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Wisconsin defense attorney, Wisconsin criminal lawyer, Wisconsin white collar crimes attorneyIf you thought working your way up the corporate ladder to a top executive position was difficult enough, you also need to be aware of the need to avoid criminal prosecution. “Stung by years of criticism that it has coddled Wall Street criminals”, the Justice Department issued new policies in the Fall of 2015 that prioritize the prosecution of individual employees — not just their companies — and “puts pressure on corporations to turn over evidence against their executives.”   Currently, there are an estimated 4,500 federal criminal statutes and 300,000 administrative regulations that could lead to criminal charges for company executives and professionals, and the list of white collar and regulatory crimes keeps growing. Equally concerning is how, under some of these statutes, an executive may be charged with a crime she or he did not personally commit and was not even aware of.

Criminal Prosecution of Businesses Going Too Far?

A joint report of the National Association of Criminal Defense Lawyers and the Heritage Foundation “How Congress is Eroding the Criminal Intent Requirement in Federal Law” points out that many regulations criminalize conduct that is not inherently wrongful, sometimes with near strict liability regardless of intent or state of mind.  As a result, “neither criminal law professors nor lawyers who specialize in criminal law can know all the conduct that is criminalized.  Ordinary individuals are at even greater disadvantage.”  Citing the NACDL report, Milwaukee attorney Raymond Dall’Osto said, “Today, everything can be charged as a federal crime.”  In the absence of specific intent elements in the regulatory area, Dall’Osto, an attorney with Gimbel, Reilly, Guerin & Brown LLP, said strict liability has become the norm.


Wisconsin defense attorney, Wisconsin criminal lawyer, Wisconsin white collar crimes attorneyIn today’s technologically savvy world, fraud is more rampant than ever. Foreign “companies” promise products or services that they cannot deliver on. Unsuspecting Americans are pulled into counterfeit fraud. And companies are able to manipulate the markets in order to fool investors and increase their stock. This last offense — otherwise known as spoofing— has only recently seen its very first criminal conviction. As such, many U.S. businesses may be facing increased scrutiny in how they conduct business, making them more susceptible to accusations of fraudulent activity.

Spoofing and the Market

Manipulation of the stock market is not a new concept; companies, both small and large, have been trying to do it for years. For the most part, such actions were largely unsuccessful, but relatively new high-frequency trading tools have made spoofing much easier to do, and with less risk of detection. In fact, the government has had a hard time keeping up with the activity until recently, unsure of how to convict and prove such actions. However, the recent verdict indicates they may have found a way to start analyzing and criminally convicting businesses, in mass.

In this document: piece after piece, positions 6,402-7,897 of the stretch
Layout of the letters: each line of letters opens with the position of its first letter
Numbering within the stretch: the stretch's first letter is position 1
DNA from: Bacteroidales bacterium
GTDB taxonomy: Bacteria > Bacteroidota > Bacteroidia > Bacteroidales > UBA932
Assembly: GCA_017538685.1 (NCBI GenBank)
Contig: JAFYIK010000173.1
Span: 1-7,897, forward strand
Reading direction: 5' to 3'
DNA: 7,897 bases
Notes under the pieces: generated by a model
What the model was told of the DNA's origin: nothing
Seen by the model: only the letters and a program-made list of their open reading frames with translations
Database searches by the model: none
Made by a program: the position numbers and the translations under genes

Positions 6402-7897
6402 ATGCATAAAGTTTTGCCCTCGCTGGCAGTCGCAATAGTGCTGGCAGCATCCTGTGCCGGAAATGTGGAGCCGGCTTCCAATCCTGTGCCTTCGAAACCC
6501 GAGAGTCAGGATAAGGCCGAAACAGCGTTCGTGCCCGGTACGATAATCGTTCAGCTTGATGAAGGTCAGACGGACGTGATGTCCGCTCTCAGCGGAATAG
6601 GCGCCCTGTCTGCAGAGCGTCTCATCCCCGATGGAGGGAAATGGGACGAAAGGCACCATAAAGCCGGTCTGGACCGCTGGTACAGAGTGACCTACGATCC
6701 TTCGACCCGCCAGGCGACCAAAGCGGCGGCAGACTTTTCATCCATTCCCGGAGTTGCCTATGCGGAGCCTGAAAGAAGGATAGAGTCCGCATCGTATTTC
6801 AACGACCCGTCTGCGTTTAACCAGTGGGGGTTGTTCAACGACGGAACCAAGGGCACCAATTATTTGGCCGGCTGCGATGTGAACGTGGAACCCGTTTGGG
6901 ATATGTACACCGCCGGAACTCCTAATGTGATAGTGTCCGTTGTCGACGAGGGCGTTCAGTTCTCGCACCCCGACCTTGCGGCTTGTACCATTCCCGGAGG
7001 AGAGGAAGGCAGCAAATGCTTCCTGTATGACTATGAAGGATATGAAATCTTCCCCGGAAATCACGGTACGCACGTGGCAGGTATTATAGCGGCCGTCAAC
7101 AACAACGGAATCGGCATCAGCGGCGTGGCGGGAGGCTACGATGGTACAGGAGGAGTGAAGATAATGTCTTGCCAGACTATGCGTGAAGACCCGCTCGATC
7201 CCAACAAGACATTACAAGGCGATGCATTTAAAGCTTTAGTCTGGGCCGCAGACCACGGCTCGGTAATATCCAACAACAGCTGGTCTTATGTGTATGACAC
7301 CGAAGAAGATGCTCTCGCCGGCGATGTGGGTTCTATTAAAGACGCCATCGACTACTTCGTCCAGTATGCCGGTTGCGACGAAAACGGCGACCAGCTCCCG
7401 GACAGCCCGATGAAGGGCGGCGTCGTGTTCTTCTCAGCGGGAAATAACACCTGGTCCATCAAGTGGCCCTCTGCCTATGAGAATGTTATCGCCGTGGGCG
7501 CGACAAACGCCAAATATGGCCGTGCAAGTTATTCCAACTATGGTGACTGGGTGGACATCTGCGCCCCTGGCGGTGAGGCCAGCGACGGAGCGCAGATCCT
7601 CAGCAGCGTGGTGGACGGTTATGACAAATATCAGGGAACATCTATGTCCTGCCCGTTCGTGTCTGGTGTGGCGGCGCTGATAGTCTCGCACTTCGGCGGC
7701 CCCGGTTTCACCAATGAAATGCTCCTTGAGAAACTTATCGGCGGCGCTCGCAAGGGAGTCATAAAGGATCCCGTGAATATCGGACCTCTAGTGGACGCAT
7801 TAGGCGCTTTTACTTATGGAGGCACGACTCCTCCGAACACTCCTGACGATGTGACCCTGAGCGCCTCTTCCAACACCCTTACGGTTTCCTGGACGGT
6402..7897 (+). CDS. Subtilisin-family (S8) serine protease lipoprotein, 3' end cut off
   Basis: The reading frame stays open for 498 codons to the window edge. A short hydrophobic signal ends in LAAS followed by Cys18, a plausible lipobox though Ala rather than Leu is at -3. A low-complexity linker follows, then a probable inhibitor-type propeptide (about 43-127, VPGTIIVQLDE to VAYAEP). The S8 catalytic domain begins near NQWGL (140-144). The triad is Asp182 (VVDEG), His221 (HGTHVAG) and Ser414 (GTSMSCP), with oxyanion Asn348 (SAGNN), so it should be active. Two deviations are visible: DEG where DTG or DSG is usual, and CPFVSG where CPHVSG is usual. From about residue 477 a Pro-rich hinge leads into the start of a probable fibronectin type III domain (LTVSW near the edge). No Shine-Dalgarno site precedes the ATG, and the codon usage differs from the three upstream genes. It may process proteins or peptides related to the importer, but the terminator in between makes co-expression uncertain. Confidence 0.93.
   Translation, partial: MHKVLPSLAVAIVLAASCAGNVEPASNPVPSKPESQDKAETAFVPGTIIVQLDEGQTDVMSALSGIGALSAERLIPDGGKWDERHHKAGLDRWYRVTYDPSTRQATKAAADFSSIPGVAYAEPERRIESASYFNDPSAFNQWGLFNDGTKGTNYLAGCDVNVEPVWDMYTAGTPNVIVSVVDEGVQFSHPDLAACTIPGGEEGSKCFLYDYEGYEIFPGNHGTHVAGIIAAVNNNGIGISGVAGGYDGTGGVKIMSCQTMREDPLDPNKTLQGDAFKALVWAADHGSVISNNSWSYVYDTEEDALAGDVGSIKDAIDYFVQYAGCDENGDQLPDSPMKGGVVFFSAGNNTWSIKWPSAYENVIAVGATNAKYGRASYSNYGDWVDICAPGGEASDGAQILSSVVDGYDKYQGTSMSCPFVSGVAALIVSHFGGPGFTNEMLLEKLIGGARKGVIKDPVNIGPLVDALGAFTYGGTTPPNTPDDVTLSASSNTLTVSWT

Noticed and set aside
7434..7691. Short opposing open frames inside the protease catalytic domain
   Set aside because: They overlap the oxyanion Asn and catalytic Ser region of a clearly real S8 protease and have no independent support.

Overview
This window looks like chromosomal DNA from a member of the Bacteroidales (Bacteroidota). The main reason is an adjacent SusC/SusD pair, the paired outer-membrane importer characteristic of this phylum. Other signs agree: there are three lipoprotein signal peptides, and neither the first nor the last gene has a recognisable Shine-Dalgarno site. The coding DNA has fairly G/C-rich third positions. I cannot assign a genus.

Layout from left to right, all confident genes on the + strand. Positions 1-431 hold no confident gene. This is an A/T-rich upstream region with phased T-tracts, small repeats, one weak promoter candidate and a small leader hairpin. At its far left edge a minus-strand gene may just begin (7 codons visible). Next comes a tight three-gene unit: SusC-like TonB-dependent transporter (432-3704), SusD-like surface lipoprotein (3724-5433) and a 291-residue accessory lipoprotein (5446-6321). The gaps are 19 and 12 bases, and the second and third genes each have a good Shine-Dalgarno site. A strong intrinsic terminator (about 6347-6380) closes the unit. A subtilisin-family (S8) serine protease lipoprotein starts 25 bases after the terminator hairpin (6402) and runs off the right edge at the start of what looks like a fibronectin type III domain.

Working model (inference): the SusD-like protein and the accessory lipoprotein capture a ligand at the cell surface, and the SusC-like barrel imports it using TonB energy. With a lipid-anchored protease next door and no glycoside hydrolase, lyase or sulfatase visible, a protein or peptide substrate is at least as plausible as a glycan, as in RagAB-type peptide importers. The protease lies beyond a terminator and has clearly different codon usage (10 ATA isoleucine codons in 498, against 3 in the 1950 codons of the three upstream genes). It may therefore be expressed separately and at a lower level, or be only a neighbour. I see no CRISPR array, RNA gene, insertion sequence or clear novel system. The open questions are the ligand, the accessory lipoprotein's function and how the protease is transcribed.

Wisconsin defense attorney, Wisconsin criminal lawyer, Wisconsin criminal lawEmbezzlement is considered a white collar crime in the state of Wisconsin. For a non-violent crime, there are rather steep penalties involved, so if you are charged with embezzlement in Wisconsin, you need immediate legal representation.

What Is Embezzlement?

Embezzlement charges are commonly brought in Wisconsin against a former employee accused of stealing from an employer, although embezzlement charges are brought in a host of other situations as well. Embezzlement is a crime that is committed when somebody who was trusted to maintain or manage another person’s property or money steals all or part of what they were entrusted with for personal gain. Embezzlement is a unique crime, as it is a combination of traditional stealing with the requirement that the person alleged to be the embezzler must have been in a position of trust by the victim.


Wisconsin defense attorney, Wisconsin criminal lawyer, Wisconsin criminal lawForgery is the act of creating, altering, using, or possessing a false document with the intent to defraud someone, and it is considered a white collar crime in Wisconsin. There are many different ways forgery may occur, and the types of documents that might be the subject of a forgery charge vary widely. For example, forgeries can be made on documents such as birth certificates, transcripts, wills, or a bill of sale, or on objects, like membership cards, credit cards, or tickets to travel, that symbolizes some value or serves as a means of identification.

Regardless of the type of document or object at issue in a specific forgery case, in order to secure a conviction, the prosecutor must prove specific factors behind the forgery beyond a reasonable doubt. There are many defenses available that a skilled attorney can advance on your behalf.

Elements of a Forgery Claim



By Attorney, Christopher Strohbehn

The music industry of the 1990’s has seen a lot of changes as cassette tapes replaced vinyl records and cd’s replaced cassette tapes. However, perhaps the most impactful change of that decade could be contributed to the growing popularity with digital music replacing cd’s, causing the music industry revenue to plummet to an all-time low. In 1999 Napster made its debut as a free online file-sharing service.  While the free downloading service was eventually deemed illegal, in the interim, music sales  took a drastic hit.

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